• Come prepared. Seriously. It sounds obvious, but the last thing you want to do is place your catheter then start fumbling around for the extension tubing or tegaderm, or worse yet, have to leave the room to track the missing piece down. Make sure you have all your supplies (first picture) and any necessary vacutainer tubes for labs prior to entering the room, and have them opened and assembled (second picture) to minimize the number of steps during the placement (e.g. locking the flush or vacutainer needle/hub into the extension tubing, and having your tape and tegaderm ready to go). Also, take a moment to consider whether the size of the catheter matters (are they going to need a contrast study later? Better go with the 18G). 

*Not pictured, but very useful: a blue chuck placed under the patient's arm; Patients hate when you get blood on their
sheets.
  • YOUR comfort is king. It sounds wrong, but really the patient just wants you get it over with quickly, and to do it once. Don't be afraid to position the patient, raise the bed, tie the tourniquet extra tight, or take a seat while you work. By asserting yourself you also come off as competent and experienced which can ease any anxiety the patient may have watching Doogie Howser, MD, wield a large, sharp needle at their arm.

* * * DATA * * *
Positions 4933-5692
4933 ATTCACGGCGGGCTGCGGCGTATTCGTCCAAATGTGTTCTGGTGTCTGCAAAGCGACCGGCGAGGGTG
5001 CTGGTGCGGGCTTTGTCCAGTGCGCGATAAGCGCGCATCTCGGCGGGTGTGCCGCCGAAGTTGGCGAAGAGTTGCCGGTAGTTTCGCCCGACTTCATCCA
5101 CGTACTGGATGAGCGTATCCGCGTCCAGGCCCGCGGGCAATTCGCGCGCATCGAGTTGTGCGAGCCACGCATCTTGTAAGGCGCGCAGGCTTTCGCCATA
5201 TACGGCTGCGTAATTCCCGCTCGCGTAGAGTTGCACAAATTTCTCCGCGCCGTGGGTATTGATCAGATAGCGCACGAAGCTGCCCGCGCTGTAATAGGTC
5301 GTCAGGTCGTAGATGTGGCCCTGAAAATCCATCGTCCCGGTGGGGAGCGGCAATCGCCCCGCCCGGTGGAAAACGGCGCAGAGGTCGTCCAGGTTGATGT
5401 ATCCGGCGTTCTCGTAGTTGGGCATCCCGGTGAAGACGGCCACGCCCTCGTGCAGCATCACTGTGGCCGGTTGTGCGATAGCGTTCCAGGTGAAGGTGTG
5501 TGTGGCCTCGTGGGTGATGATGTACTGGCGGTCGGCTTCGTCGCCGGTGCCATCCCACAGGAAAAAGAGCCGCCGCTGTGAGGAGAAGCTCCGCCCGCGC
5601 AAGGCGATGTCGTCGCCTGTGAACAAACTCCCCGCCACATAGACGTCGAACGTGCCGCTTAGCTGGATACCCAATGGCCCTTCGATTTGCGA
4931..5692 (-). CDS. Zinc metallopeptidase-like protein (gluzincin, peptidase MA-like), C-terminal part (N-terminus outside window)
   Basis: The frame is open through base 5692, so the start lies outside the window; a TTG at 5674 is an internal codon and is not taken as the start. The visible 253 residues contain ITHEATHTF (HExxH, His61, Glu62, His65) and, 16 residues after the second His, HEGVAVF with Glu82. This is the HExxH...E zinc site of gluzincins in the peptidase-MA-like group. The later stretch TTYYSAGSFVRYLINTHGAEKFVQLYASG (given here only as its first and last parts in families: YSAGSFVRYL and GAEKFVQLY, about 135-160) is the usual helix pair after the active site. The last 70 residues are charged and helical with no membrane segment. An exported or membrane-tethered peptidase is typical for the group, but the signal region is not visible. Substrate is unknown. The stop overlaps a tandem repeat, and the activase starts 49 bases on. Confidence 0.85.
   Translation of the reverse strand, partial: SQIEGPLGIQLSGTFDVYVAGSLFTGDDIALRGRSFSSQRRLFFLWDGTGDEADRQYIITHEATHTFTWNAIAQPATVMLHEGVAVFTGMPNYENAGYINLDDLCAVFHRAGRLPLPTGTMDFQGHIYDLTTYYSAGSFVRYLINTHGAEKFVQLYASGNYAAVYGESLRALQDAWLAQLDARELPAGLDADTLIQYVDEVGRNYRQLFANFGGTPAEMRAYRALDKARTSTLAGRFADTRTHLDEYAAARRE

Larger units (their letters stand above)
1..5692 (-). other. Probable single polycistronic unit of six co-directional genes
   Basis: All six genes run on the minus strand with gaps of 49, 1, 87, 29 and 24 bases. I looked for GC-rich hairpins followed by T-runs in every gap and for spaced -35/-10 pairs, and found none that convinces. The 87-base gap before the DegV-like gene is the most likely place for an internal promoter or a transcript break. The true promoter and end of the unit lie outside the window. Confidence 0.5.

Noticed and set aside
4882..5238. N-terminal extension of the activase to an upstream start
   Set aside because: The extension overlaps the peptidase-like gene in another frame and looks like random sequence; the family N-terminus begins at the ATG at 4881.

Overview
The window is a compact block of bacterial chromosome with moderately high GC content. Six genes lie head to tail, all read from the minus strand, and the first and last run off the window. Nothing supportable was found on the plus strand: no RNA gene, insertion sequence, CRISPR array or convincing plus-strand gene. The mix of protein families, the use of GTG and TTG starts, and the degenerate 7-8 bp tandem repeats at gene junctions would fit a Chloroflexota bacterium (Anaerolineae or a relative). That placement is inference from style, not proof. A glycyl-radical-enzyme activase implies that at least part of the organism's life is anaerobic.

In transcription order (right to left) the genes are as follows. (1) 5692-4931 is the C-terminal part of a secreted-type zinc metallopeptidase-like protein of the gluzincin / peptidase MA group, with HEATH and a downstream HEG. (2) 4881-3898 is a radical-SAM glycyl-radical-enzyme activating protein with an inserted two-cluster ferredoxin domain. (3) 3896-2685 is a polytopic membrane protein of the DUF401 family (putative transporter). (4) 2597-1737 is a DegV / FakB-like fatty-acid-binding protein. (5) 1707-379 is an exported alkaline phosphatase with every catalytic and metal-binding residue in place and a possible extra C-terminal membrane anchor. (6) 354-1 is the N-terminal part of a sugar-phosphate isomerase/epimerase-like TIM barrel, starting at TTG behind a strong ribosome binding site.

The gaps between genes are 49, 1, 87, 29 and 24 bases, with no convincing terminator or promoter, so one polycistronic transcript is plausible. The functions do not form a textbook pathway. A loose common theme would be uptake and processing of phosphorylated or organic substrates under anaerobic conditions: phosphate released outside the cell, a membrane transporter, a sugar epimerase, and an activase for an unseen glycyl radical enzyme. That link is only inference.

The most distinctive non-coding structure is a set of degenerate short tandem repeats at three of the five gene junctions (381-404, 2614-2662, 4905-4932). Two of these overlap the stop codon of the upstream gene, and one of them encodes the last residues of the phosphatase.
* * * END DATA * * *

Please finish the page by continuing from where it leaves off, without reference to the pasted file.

• FEEL for the vein. Survey both arms, ask about AV fistulas, lymphedema, or local infections. If you don't see a good vein, don't give up or stick blindly, palpate for a vein and its trajectory instead.
  • Drop your angle and apply countertraction. If you go in too steep you risk puncturing both the superficial and deep venous walls. If you got a good flash, however, retract your needle and carefully pull back on the catheter until blood flow returns, then advance just the catheter to better secure it inside the vein. 
  • Fail and move on. If you aren't successful relatively quickly, retract the needle and reset. From time to time you are going to miss your target, but if you aren't confident you can get it easily on a second attempt, it's best to put the patient's comfort first and understand your limits.
2. Laceration Repair:
In terms of adding to value to your team and your patient, this is a huge win as a sub-intern. Repairing a lac can be a time-intensive process depending on the size of the wound and after you account for the additional time needed for irrigation, local anesthesia, and counseling the patient on wound care. In an ER with lots of sick patients to see, a simple lac could end up waiting hours before being addressed by a more senior member of the medical team. By becoming familiar with this procedure, you advance the care of your patient and free up your resident to manage other, more active patients in the ED.